The Invisible Art
Understanding Comics: The Invisible Art, by Scott McCloud, is a book composed in comic book form that explains the importance of comic books, and how they are written and why they are written the way they are. Right off the bat, McCloud relates to the reader by explaining the world of comic books through the actual art form. Through this art form, the reader will feel a sense of closure to the topics because the reader is experiencing the world of comics first-handedly. McCloud conveys his message through a little iconic figure that is a visual representation of himself. He speaks directly to the reader, and starts the chapter having the same perspective as the intended reader. He points out that, comic books were “Bright, colorful magazines filled with bad art, stupid stories and guys in tights” (McCloud 2). However, he begins to go more in depth with the history of comic books and its unique style of relating to the reader. He contradicts is original thought of comics and that the art of comics is actually very important because, as seen in early history, the art of comics was used to record important events. From pictorial manuscript of Cortes’ adventures to Egyptian hieroglyphics, they all have one thing in common. By definition they are “juxtaposed pictorial and other images in deliberate sequence, intended to convey information and/or to produce and aesthetic response in the viewer” (McCloud 9). McCloud notes that there are more to comics than what the naked eye can see and explains the style and uses of comic books of the modern day.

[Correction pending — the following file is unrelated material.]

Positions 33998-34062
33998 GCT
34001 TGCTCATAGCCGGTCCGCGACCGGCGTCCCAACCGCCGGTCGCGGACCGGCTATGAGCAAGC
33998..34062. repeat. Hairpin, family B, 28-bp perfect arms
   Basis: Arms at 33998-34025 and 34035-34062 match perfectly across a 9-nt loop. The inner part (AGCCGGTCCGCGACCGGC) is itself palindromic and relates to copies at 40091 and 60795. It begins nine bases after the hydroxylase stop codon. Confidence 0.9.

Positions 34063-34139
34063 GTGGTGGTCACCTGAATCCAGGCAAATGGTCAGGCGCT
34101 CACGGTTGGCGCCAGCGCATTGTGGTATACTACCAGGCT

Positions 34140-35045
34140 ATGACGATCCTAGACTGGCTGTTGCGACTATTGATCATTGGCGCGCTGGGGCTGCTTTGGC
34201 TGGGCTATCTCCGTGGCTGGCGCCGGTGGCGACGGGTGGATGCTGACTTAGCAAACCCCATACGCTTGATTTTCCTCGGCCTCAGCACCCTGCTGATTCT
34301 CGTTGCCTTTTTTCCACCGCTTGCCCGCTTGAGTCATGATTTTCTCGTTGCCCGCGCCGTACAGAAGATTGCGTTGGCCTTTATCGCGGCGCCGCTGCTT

The world of comics is filled with icons that are portrayed as the “vocabulary of comics”. Images in comics are no more than a visual representation of a person, place or idea. An iconic image is used in comics as the subjective to represent the reader. The cartoon McCloud is a visual representation of himself but in time, the reader will feel subjective to the cartoon and it will become a...
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